The cover title of the Economist August 11-17, 2007 was “Is America Turning Left?” and the answer was “Probably — but not in the way many foreigners (and some Americans) hope.” The lead article discussed the negative impact of President Bush’s foreign policy on the Republican Party and on the direction American people will take even after Bush leaves his post. The writer predicts that the American people will not go back to the center but to the left, but this left will still be a conservative force on the international stage.
The writer singles out an important fact regarding American foreign policy: as far as foreign policy goes, the main Democratic candidates are equally staunch in their support of Israel; none of them has ruled out attacking Iran.
But the concluding paragraph is the most telling about the impact of the neoconservatives on future generations of Americans: “… in 1968, with America stuck in another bruising war, few liberals saw Richard Nixon’s Southern Strategy as part of a long-term turn to the right. All that was clear then was that most Americans urgently wanted a change of direction. That is also true today.”
Indeed, this is very much true today despite the enormous effort of the maistream media to mitigate the catastrophic consequences of the wars ignited by Bush and the neoconservatives. Hence, the latest attempt by President Bush to compare what is happening in Iraq with what happened in Vietnam in order to lend strength to his argument to stay in Iraq, was widely criticized by analysts the world over. Perhaps the most telling comment was said by David Hendrickson, a specialist on the history of American foreign policy at Colorado College, who said: ” … it is undoubtedly true that America’s failure in Vietnam led to catastrophic consequences in the region, especially in Cambodia, … But there are a couple of further points that need weighing,” he added. “One is that the Khmer Rouge would never have come to power in the absence of the war in Vietnam. The same thing has happened in the Middle East today. Foreign occupation of Iraq has created far more terrorists than it has deterred.”
In fact, the main question President Bush raised in his speech to the Veterans of Foreign Wars is irrelevant to both the issue and the solution. Bush said: “The question now before us comes down to this: Will today’s generation of Americans resist the deceptive allure of retreat and do in the Middle East what veterans in this room did in Asia?” He was implying that victory in WWII, Japan and Korea, was had because the U.S. carried on.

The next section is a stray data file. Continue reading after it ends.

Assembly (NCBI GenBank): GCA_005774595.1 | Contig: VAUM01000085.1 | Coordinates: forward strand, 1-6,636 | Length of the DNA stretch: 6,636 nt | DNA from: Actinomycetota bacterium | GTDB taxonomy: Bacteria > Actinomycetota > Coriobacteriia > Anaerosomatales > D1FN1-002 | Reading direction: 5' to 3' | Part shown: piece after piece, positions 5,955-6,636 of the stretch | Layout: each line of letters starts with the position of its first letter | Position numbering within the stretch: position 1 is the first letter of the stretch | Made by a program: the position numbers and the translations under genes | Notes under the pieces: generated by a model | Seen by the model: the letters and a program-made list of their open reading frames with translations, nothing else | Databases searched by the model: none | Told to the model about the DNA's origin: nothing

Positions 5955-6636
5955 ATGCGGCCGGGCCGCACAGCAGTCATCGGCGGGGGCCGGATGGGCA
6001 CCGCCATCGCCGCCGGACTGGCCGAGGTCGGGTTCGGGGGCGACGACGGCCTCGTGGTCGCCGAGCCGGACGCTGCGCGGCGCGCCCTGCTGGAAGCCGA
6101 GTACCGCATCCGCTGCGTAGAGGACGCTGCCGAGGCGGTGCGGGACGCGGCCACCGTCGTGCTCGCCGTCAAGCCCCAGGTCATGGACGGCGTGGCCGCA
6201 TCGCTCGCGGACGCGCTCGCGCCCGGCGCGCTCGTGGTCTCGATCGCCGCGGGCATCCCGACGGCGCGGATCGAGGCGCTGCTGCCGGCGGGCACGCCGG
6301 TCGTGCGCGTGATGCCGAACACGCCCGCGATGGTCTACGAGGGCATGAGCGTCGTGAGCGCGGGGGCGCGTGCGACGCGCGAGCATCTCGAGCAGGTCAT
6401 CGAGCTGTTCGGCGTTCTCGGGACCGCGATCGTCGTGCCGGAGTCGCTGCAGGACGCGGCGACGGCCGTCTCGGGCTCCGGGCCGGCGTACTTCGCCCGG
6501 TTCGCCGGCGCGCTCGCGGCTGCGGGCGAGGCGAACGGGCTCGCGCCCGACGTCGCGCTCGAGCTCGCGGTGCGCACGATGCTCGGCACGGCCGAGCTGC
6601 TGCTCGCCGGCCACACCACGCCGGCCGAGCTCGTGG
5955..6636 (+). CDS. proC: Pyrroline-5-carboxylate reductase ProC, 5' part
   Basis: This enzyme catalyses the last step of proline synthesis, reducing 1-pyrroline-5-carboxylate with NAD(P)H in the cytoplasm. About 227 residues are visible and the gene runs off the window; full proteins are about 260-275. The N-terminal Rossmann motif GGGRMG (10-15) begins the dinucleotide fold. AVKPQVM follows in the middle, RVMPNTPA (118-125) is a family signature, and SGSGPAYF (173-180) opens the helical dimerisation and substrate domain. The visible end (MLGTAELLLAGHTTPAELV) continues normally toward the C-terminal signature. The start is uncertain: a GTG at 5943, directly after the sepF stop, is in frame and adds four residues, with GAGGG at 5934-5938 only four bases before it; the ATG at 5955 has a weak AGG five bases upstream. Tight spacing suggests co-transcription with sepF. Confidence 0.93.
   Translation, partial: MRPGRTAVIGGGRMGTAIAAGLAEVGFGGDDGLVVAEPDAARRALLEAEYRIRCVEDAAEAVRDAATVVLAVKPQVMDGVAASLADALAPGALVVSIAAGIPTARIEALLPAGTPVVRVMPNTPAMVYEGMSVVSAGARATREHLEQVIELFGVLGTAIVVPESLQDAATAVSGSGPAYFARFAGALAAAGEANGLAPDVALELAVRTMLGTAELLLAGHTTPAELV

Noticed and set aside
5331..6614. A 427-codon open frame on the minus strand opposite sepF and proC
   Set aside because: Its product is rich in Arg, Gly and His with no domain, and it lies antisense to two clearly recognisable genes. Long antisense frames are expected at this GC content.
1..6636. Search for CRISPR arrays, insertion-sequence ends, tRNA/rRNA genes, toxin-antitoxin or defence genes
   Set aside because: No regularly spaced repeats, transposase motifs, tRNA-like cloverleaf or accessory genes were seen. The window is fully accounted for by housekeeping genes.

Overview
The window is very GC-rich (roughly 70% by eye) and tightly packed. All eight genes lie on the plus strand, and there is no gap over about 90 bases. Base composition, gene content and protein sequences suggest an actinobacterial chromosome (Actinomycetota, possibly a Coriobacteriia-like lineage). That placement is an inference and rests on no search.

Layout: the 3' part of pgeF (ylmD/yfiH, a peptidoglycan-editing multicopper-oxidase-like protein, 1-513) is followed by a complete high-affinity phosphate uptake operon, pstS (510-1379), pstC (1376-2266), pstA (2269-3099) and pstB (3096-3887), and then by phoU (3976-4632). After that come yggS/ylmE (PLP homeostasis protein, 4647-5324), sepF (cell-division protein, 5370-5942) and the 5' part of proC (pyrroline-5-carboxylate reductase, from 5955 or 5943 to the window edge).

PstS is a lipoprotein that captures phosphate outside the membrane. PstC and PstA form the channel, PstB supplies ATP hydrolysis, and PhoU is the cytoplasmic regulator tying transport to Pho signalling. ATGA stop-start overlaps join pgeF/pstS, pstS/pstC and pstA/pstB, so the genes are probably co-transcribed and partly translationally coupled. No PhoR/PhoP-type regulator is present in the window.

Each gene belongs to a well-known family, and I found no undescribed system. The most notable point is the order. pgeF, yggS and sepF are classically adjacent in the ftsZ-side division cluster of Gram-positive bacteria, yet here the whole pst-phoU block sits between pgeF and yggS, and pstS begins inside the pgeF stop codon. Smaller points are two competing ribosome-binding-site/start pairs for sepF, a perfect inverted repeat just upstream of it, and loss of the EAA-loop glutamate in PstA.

This is not the issue at all. The real question is what is Bush going to do about a war that has proved to be catastrophic? Bush refuses to pose this question because the answer has to begin with the acknowledgement that the decision to launch the war was a bad mistake. Then he would have to acknowledgethe horrid crimes perpetrated against humanity by his war.
The Bush team strategy is based on a racist attitude toward the Iraqis. They can be killed, maimed, tortured and displaced so long as the media doesn’t report these crimes and so long as the American people are kept in the dark about what is happening in Iraq.
You can cheat some of the people some of the time, but you can’t cheat all the people all the time. The Iraqi and American people have begun to see the terrible consequences of this unnecessary war. History will perhaps prove that the most important impact of the war on Iraq is the loss of confidence in the American system that used to be held in such high esteem by people around the world.
The American dream no longer exists in the minds of the current generation. The war on Iraq has changed the identity of the American system from one ymbolized by liberty and democracy to a system symbolized by Abu Ghraib, Guantanamo and the destruction of the country of Mesopotamia.
The collapse of confidence in the American system will have far reaching consequences not only on the Middle East but on the political direction of the American people for decades. Children of the middle of the 21st century will embody these consequences.
As communism after Stalin was never the same, the U.S. after Bush will never be the same. The downhill slide has already begun. Whether he withdraws from Iraq this year or next year, it will only affect the speed of this slide. But no one can reverse it now or stop it. It is indeed a real change of direction that will take decades to crystallize and be obvious to all.
Washington is going to have its “spring” just as Moscow and Prague did.
Dr. Shaaban is minister of expatriates in Syria and a writer and professor at Damascus University since 1995.